EEOC prohibits sexual harassment, 1980
Today is Saturday, April 11, the 102nd day of 2020. There are 264 days left in the year.
Today’s Highlight in History:
On April 11, 1980, the Equal Employment Opportunity Commission issued regulations specifically prohibiting sexual harassment of workers by supervisors.
On this date:
In 1814, Napoleon Bonaparte abdicated as Emperor of the French and was banished to the island of Elba. (Napoleon later escaped from Elba and returned to power in March 1815, until his downfall in the Battle of Waterloo in June 1815.)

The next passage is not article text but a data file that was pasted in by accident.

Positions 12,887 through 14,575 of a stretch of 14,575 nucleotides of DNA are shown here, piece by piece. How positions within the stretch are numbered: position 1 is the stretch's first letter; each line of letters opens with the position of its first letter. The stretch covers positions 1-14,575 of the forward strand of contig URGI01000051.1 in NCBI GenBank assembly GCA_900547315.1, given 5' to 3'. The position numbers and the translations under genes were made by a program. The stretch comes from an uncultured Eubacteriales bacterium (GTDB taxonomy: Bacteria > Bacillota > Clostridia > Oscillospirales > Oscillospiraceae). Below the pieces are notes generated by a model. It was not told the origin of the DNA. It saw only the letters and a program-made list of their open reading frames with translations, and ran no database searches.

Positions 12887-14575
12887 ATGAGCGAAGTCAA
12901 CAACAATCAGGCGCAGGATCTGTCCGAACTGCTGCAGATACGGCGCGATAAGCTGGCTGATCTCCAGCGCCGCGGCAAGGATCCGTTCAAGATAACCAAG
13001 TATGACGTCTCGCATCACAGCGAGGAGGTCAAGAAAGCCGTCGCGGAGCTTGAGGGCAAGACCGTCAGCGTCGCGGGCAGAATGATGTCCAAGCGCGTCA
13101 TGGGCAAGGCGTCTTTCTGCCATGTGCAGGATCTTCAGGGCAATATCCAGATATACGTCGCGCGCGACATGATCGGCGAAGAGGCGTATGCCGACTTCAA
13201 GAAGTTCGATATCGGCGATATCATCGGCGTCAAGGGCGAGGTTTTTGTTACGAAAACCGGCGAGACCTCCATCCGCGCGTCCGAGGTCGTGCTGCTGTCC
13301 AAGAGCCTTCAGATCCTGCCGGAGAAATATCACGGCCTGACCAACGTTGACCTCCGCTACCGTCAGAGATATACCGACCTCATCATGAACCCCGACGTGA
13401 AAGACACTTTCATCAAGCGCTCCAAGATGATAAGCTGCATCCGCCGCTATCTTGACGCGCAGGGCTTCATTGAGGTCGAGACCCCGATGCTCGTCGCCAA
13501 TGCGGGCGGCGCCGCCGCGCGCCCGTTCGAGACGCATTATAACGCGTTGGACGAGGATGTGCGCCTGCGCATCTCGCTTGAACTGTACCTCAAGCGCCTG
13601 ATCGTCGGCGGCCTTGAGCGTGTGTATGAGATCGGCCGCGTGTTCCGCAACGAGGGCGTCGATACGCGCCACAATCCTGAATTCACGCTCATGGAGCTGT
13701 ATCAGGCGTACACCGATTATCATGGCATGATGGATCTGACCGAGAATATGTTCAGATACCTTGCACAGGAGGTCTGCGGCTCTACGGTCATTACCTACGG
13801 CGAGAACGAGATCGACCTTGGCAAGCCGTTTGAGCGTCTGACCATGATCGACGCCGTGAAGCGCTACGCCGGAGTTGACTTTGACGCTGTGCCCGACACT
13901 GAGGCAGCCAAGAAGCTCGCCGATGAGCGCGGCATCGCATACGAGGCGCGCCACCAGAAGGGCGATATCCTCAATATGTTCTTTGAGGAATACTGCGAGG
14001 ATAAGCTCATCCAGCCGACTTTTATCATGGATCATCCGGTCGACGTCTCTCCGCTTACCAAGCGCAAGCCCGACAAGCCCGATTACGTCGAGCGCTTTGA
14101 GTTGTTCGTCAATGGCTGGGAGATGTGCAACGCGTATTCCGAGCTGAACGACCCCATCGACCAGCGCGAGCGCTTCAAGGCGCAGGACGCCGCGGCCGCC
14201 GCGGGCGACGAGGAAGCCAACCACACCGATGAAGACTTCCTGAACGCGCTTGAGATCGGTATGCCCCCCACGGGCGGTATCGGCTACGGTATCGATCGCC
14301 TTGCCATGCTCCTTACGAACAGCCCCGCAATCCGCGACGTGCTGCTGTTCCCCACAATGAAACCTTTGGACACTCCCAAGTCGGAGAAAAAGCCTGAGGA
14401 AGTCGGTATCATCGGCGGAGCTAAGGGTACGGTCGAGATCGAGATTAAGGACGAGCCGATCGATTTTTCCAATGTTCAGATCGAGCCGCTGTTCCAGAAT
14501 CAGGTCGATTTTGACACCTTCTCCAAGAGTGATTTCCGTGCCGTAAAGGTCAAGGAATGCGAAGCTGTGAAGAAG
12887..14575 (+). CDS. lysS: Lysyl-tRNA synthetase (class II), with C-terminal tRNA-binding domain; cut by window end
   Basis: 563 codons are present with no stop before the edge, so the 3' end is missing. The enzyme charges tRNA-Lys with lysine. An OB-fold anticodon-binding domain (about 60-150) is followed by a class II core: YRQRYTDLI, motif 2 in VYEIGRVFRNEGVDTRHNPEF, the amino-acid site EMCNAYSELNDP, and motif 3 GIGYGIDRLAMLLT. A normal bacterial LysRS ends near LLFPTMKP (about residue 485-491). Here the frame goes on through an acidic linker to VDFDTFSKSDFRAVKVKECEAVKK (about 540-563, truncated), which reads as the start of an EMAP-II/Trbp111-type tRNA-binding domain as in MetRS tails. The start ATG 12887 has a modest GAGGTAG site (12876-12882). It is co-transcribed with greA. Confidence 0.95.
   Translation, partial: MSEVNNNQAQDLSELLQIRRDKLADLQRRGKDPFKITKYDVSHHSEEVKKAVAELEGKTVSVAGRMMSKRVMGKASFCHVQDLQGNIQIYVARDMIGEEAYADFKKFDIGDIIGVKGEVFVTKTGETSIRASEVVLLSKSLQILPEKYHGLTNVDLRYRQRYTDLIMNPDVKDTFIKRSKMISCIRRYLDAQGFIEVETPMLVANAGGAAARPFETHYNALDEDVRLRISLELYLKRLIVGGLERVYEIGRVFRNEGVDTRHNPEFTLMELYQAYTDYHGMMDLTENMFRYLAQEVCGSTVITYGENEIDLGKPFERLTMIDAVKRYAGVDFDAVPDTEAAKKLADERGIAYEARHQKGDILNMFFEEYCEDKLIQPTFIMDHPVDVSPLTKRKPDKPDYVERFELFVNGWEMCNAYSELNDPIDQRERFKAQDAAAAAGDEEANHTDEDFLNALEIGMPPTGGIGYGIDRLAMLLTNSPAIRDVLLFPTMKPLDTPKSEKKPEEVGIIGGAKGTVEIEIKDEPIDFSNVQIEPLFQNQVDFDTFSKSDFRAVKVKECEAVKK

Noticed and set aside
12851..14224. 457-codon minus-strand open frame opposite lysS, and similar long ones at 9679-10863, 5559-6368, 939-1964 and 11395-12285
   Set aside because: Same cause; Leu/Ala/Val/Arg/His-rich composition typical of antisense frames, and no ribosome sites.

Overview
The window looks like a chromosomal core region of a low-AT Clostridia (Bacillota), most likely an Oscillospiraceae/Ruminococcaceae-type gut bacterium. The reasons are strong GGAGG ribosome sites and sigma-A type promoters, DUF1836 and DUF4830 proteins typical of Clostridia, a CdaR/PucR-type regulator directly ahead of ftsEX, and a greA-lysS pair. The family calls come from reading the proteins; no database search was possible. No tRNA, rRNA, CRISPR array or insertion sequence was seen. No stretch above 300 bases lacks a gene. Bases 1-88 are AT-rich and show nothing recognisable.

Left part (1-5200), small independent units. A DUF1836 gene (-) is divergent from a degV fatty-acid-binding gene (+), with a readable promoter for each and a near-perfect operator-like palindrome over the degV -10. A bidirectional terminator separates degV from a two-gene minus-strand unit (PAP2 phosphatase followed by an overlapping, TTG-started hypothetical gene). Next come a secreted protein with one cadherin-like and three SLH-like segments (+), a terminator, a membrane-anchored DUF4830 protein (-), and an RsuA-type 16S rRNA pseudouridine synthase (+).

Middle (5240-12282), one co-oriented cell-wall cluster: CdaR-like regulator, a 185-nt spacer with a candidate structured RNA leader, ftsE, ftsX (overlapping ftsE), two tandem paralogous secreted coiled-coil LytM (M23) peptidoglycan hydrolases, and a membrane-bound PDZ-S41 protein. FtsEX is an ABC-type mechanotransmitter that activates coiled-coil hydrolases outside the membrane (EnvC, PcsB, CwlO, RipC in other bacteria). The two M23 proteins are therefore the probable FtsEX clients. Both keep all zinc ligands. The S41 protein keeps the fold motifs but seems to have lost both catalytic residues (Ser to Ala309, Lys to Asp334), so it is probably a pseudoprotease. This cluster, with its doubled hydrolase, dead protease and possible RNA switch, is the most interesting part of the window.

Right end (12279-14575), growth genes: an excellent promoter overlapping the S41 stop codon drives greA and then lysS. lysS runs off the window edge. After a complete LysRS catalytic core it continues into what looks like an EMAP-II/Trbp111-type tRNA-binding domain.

In 1865, President Abraham Lincoln spoke to a crowd outside the White House, saying, “We meet this evening, not in sorrow, but in gladness of heart.” (It was the last public address Lincoln would deliver.)
In 1921, Iowa became the first state to impose a cigarette tax, at 2 cents a package.
In 1945, during World War II, American soldiers liberated the Nazi concentration camp Buchenwald in Germany.
In 1951, President Harry S. Truman relieved Gen. Douglas MacArthur of his commands in the Far East.
In 1961, former SS officer Adolf Eichmann went on trial in Israel, charged with crimes against humanity for his role in the Nazi Holocaust. (Eichmann was convicted and executed.)